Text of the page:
Five years of austerity measures have exacerbated the economic decline of Greece bordering it on a humanitarian crisis.
This is according to Elizabeth Sidiropoulos who is the chief executive of South African Institute of International Affairs.
Sidiropoulos explained that at the end of 2009, it became clear that Greece was insolvent. However, because of its affiliation to the Eurozone and the benefits of borrowing money at very low interest rates, it was able to borrow “trunches” of funds from the Europe Central Bank.
These funds, handed over through a memorandum in the past five years, were on condition that Greece embarks on a reform of the public sector but particularly on the Greek economy.
“There has been a series of policies which have seen pensions cut, that have seen taxes grow and being imposed on things that people previously didn’t have to pay taxes for, which has led to a situation where the economy has contracted by 25 per cent,” said Sidiropoulos.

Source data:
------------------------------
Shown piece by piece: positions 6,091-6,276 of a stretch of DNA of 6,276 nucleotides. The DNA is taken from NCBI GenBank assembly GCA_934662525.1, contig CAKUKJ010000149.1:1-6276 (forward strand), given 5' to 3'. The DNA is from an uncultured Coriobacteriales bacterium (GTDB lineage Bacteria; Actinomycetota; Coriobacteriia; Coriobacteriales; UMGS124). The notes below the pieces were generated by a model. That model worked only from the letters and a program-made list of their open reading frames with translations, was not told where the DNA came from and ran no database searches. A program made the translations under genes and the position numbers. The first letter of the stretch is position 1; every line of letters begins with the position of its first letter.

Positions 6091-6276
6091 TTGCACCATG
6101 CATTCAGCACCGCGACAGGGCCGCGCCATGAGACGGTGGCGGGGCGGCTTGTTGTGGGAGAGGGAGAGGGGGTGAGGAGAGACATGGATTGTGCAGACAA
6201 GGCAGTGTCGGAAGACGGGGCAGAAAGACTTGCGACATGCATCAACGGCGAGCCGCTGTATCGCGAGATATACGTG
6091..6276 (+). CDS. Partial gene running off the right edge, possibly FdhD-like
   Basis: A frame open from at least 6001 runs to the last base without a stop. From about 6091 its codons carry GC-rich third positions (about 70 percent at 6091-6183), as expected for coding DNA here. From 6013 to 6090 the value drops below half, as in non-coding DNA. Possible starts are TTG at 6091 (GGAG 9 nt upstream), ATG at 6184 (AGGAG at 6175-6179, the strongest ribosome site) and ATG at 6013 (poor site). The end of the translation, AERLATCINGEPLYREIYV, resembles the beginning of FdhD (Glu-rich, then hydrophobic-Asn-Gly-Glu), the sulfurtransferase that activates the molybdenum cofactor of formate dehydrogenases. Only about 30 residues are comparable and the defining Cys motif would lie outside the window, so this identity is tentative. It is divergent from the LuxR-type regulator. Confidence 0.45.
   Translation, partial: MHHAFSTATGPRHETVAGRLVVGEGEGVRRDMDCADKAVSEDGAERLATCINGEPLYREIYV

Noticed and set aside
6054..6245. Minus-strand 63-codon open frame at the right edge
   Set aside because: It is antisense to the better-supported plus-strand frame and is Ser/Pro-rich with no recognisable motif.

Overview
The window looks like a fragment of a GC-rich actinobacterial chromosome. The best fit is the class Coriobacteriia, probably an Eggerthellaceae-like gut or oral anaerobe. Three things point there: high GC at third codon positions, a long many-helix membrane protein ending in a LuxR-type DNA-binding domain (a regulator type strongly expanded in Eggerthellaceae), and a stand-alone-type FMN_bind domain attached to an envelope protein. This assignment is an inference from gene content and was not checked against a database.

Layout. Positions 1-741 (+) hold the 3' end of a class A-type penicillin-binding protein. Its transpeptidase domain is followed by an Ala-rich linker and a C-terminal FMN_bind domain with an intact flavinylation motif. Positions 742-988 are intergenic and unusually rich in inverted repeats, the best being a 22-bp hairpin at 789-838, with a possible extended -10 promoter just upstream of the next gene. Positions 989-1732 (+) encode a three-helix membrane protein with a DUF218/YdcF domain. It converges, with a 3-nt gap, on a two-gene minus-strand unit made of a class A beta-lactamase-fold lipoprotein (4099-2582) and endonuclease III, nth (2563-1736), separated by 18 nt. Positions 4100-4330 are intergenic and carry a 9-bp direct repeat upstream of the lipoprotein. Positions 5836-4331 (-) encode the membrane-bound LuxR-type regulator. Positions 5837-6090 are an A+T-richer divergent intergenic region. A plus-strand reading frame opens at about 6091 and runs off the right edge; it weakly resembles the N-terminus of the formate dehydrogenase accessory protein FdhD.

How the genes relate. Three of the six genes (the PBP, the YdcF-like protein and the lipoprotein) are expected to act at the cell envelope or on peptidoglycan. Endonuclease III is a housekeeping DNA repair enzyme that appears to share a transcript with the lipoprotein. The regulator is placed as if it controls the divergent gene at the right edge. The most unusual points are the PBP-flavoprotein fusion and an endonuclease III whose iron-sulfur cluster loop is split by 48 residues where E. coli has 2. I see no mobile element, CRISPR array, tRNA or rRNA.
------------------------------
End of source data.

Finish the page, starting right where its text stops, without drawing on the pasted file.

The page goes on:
This has resulted in an unemployment rate comparable to South Africa’s and the closing down of about 300 000 businesses. The consequence has been a public sector that really has been decimated.
“Austerity has not improved the economics in Greece instead it has made it much worse for many people, “ Sidiropoulos highlighted.
Cobie Le Grange, Partner at Rexsolom Invest, said, if you are a lender to Greece, which is really Europe, than you have one objective which is to get paid. “The best way to get paid is to ensure that there are austerity measures, however from a Greek perspective austerity is not really the right answer when the economy is contracting at long periods per time.”
In speculating a way forward, Le Grange suggested that there could be portions of a write-off of debt where a lender would never receive that money.
Sidiropoulos added, “One of the proposals on the table over the past several months is linking repayments to growth, so the more the economy grows, the more they pay back.”
She further advised that what is needed is some debt write-off which is not politically popular in Europe and measures that allow for reinvestment and recapitalisation of the economy as well.